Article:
What’s the Dachshund Price (at Breeders & Rescues)?

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Are you considering adding a Dachshund to your family? Whether you call them a Dachshund, Doxie or Sausage Dog, this longtime breed is adventurous and vigilant, both in Standard and Mini sizes. If you are curious about the price of a Dachshund, you’ll find that the price of depends on several factors, most especially where you are obtaining the dog. In this post, we’ll look at the Dachshund price — as well as the pros and cons — of obtaining a Standard or a Miniature Dachshund from a breeder, a breed rescue and a shelter, comparing the services you’ll receive from each.

What's the price of a Dachshund or Miniature Dachshund?What's the price of a Dachshund or Miniature Dachshund?

Our Dachshund Spotlight: Peanut

My childhood dog was a standard Dachshund named Peanut (due to my love of all things Charlie Brown). My father was still in the military when Peanut joined our family in Missouri so he made several moves with us before settling in central Texas–where he was soon joined by another family pet: a duck named Daisy.

duck and dachshundduck and dachshund

Peanut and Daisy became best friends, sharing everything from a dog house to a dog swimming pool When Peanut was paralyzed due to intervertebral disc disease (IVDD), had back surgery and had to learn to walk once again, it was Daisy who got him moving and swimming. Years later, their friendship was the subject of my first big magazine sale: a story call “The Dachshund and The Duck” for Reader’s Digest magazine.

Did You Know? Dachshund is German for “badger dog,” a reminder of the first job of this breed: hunting badgers and boars. This instantly-recognizable dog is one of the most popular breeds in the US, consistently ranking among AKC’s top 10 breeds, and is celebrated every year on National Dachshund Day.

How Much Does a Dachshund Cost from a Breeder?

The price of a Dachshund puppy from a breeder can range anywhere from $500-$3500–although most will be priced from $600-1200. Doxies from “show lines” can be priced at two to three times the price of other puppies.

The price will depend on several factors:

  • The coat type of the Dachshund. Wirehaired Dachshunds are the most expensive, followed by Longhaired Dachshunds and finally the most common Smooth Dachshunds.
  • The size of the Doxie puppy. Miniature Dachshunds (11 pounds and smaller) are generally more popular–and thus more expensive–than Standard Dachshunds.
  • The color of the Dachshund. AKC recognized 12 standard color and color combinations in Dachshunds and three non-standard colors. Puppies with more common colors–such as Red or Black and Tan–will be priced lower. Unusual colors and color combinations–such as the rare solid Black, Wild Boar, or Blue and Cream–will be higher priced.
  • The genetic testing that has been done on the Dachshund puppy’s parents. The best Dachshund breeders will have dogs that have passed health screenings and have Canine Health Information Center (CHIC) numbers. Dogs can only be granted a CHIC number by taking mandatory health screenings. (You’ll find a list of the mandatory health screenings–and the optional screenings–in the health section below.)
  • The location of the breeder. Dachshunds in large metropolitan areas are often priced higher than dogs in less crowded parts of the country–supply and demand, you know.
  • The pedigree of the parents. Show Dachshunds that have participated in sanctioned competitions have more expensive litters than Doxies without titles.
  • Whether the Dachshund puppy for sale is a show quality dog or a pet quality dog. Most breeders will require that pet quality dogs be spayed/neutered at the appropriate age. Show quality puppies with a future in competitive dog shows and breeding are more expensive.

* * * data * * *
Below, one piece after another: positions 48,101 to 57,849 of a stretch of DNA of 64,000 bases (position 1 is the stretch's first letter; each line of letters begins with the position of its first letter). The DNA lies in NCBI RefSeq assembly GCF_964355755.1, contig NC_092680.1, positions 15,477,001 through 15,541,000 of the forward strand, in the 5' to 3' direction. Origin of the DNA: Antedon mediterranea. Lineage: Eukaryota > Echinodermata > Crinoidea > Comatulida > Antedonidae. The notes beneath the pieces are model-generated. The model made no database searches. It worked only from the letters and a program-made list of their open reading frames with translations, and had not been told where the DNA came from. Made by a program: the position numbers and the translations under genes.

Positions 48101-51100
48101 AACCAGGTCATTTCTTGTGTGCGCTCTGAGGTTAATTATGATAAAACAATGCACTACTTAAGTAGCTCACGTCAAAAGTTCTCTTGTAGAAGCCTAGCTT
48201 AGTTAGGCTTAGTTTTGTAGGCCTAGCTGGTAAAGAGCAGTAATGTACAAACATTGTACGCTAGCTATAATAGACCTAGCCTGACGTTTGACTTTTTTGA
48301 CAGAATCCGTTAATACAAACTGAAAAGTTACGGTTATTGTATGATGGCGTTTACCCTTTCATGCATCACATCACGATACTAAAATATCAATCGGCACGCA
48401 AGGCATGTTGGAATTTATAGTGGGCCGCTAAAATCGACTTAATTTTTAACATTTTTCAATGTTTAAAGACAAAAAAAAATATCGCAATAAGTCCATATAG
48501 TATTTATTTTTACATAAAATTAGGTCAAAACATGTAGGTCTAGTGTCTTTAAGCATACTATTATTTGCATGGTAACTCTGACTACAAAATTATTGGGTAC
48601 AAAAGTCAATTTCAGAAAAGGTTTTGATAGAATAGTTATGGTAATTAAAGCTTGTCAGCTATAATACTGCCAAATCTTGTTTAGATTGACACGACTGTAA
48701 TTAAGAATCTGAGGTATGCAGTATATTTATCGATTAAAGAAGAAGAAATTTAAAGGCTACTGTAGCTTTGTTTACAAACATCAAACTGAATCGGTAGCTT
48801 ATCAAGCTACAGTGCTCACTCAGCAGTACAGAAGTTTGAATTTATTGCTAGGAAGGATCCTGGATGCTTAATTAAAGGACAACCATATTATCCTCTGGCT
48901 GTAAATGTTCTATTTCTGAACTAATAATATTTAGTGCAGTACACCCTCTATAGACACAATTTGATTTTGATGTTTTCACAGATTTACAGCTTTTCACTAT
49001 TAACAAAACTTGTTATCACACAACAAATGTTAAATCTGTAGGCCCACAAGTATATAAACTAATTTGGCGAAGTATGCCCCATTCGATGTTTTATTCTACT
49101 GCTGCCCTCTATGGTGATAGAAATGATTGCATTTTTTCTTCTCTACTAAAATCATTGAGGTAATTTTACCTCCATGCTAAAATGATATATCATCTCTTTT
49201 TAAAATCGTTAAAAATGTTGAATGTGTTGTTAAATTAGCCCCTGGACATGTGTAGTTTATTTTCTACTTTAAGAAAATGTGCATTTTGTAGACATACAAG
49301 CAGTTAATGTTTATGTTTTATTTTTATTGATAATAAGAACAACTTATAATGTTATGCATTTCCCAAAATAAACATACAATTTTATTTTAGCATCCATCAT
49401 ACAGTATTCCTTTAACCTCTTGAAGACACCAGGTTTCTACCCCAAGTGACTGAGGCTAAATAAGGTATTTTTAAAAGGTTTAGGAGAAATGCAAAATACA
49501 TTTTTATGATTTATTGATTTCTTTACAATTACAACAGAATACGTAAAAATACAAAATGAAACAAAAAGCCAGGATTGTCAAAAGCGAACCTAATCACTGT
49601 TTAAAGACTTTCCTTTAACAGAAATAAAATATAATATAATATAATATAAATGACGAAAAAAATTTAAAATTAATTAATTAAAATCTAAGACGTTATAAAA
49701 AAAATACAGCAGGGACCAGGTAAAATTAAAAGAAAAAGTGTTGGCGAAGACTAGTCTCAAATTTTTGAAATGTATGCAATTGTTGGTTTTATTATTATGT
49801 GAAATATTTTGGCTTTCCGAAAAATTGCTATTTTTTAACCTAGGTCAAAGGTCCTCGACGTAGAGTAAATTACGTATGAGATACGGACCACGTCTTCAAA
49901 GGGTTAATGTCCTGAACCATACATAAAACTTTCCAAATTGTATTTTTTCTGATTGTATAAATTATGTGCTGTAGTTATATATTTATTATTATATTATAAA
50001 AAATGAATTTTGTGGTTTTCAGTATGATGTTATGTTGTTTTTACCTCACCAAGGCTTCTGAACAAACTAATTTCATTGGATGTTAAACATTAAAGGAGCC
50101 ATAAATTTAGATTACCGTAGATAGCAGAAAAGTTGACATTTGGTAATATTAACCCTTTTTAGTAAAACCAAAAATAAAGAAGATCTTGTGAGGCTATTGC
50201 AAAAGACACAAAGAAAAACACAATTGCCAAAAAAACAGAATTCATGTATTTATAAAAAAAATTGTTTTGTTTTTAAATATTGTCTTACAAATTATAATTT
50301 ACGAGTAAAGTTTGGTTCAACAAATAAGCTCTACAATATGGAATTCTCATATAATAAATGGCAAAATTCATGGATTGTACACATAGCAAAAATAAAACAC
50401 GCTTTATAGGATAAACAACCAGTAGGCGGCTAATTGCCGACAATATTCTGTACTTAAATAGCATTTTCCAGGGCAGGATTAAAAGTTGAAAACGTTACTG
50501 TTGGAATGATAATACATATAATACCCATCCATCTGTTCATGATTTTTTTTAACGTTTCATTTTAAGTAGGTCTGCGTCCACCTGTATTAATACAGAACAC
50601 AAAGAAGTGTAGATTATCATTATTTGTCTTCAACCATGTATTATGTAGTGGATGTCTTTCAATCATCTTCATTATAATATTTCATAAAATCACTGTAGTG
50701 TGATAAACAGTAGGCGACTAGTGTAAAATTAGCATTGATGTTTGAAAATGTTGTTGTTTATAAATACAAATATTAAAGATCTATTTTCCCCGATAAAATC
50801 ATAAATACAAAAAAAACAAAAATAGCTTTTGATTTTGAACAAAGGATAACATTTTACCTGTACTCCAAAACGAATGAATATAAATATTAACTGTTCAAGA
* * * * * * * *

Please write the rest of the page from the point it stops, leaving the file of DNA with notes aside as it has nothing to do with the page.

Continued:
• The age of the dog. Dachshund puppies, like all other breeds, are definitely more expensive than adult dogs.

When adopting from a breeder, it’s especially important to make sure you are adopting from a reputable breeder—not a backyard breeder and not an online seller. Below we’ll look at how you can be sure you are talking with a responsible Dachshund breeder.

Health Tests for Dachshunds

Be sure to ask about which tests and evaluations the puppy’s parents have undergone before you make your purchase. Good breeders will include a health guarantee.

Like all breeds, Dachshunds are susceptible to hereditary diseases—as well as orthopedic issues due to their long back—so reputable breeders will conduct testing on both parents to help ensure a healthy litter.

The Dachshund Club of America, the official AKC Parent Club for the Dachshund breed, recommends these tests as mandatory for the parents of Dachshund puppies:

  • Luxating Patella: This test, for dogs age 12 months and older, tests for kneecaps that pop out of socket.
  • Eye Exam: Annual OFA Eye Certification exams (previously called CERF exams) by a Board Certified Canine Ophthalmologist; the exam should be is registered with OFA. This exam is done on breeding dogs age 2 or older.
  • Basic Cardiac Exam: Again, this test is performed on the parents prior to breeding (although a test on puppies will, in many cases, detect early issues.)

And these tests are optional:

Dachshund parents with Canine Health Information Center (CHIC) numbers will have had several additional screenings including Autoimmune thyroiditis and Congenital Deafness.

If you adopt a rescue Dachshund or Miniature Dachshund, you most likely won’t have the benefit of these tests that good breeders will have run–but you can run the Embark Dog DNA Test using a simple saliva test. It tests for over 215 genetic diseases and conditions–including these conditions that are common in Dachshunds and Miniature Dachshunds:

  • Degenerative Myelopathy, DM (SOD1A)
  • Mucopolysaccharidosis Type IIIA, Sanfilippo Syndrome Type A, MPS IIIA (SGSH Exon 6, Dachshund Variant)
  • Narcolepsy (HCRTR2 Exon 1, Dachshund Variant)
  • Neuronal Ceroid Lipofuscinosis 1, NCL 1 (PPT1 Exon 8, Dachshund Variant 1)
  • Neuronal Ceroid Lipofuscinosis 2, NCL 2 (TPP1 Exon 4, Dachshund Variant 2)
  • Progressive Retinal Atrophy, crd4/cord1 (RPGRIP1)
  • Chondrodystrophy and Intervertebral Disc Disease, CDDY/IVDD, Type I IVDD (FGF4 retrogene – CFA12)
  • Limb-Girdle Muscular Dystrophy 2D (SGCA Exon 3, Miniature Dachshund Variant)
  • Osteogenesis Imperfecta, Brittle Bone Disease (SERPINH1, Dachshund Variant)

How to Find a Reputable Dachshund Breeder